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When floating inside a large space station, while away from its center of mass and without touching the structure of the station, the person floating and the station will have slightly different orbits, so the person will slowly move inside the station, and either end up near the starting position after one orbit or hit a wall.

Has this phenomenon ever been a problem, or an inconvenience?

Examples I can think of were it might be significant:

  • While doing experiments, you keep stable with your feet holding down on the station rails/handles, but the upper part of your body slightly tilts (could be uncomfortable?)
  • While sleeping, this presses you against a wall, which might be annoying if it's not the side you're used to sleeping on back on earth?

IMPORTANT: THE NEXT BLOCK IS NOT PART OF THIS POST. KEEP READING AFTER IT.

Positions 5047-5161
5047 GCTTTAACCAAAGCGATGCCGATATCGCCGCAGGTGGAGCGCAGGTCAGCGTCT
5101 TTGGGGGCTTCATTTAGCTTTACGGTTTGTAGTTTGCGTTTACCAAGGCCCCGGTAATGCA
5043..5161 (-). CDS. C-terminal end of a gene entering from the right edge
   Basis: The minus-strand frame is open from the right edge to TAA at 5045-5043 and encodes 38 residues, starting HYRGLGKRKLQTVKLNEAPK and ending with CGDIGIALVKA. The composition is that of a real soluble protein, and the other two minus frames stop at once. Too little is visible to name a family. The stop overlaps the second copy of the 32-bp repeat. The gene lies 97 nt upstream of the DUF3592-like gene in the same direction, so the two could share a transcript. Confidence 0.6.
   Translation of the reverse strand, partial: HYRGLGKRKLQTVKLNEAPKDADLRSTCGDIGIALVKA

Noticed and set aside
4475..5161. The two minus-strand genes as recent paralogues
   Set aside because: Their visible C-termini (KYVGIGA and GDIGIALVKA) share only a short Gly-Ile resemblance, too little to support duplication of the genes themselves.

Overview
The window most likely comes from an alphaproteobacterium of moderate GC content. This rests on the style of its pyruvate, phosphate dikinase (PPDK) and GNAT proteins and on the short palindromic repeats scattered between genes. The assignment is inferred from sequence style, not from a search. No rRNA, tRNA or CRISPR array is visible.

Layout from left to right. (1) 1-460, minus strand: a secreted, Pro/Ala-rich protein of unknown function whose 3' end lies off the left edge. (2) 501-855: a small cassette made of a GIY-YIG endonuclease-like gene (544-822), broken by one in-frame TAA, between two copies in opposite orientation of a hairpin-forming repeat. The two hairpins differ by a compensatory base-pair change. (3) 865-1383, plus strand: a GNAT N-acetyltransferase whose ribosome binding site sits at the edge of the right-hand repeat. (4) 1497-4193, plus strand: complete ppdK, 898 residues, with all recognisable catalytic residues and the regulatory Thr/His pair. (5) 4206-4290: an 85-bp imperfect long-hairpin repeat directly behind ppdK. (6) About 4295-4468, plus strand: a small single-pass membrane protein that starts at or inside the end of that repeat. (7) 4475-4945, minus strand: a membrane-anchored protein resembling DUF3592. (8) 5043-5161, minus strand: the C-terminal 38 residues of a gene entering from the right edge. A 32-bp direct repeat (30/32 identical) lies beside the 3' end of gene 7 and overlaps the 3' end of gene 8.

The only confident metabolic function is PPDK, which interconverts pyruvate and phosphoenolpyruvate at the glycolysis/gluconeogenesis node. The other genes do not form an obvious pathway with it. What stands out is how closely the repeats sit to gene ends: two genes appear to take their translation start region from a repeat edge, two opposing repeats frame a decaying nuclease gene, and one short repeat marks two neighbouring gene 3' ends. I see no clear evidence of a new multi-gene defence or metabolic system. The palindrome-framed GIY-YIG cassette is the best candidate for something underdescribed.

This question is about people and objects inside a space craft. Answers about EVAs and objects parked outside are welcome, but will not be marked as accepted.

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Short answer: probably not, because tidal force resulting from slightly different orbits in spacestation-type distance scales is really small, likely smaller than plenty other disturbances.

If you calculate a circular orbit 6700 km from Earth centre and then move extra 100 m radially keeping the original angular speed, resulting force due to orbit "misalignment" on 100 kg body will be only about 40 mN. Barely noticeable, I believe. For comparison, it is a force in range which is excreted on your body by air flow (wind) speed fraction of m/s (less then what you would call for a breeze on Earth, or probably even notice).

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  • $\begingroup$ OTOH, in the absence of other forces In your example, the off-centre individual will move 200 metres sideways in 45 minutes, and then start back... $\endgroup$ – DJohnM Sep 14 at 21:30

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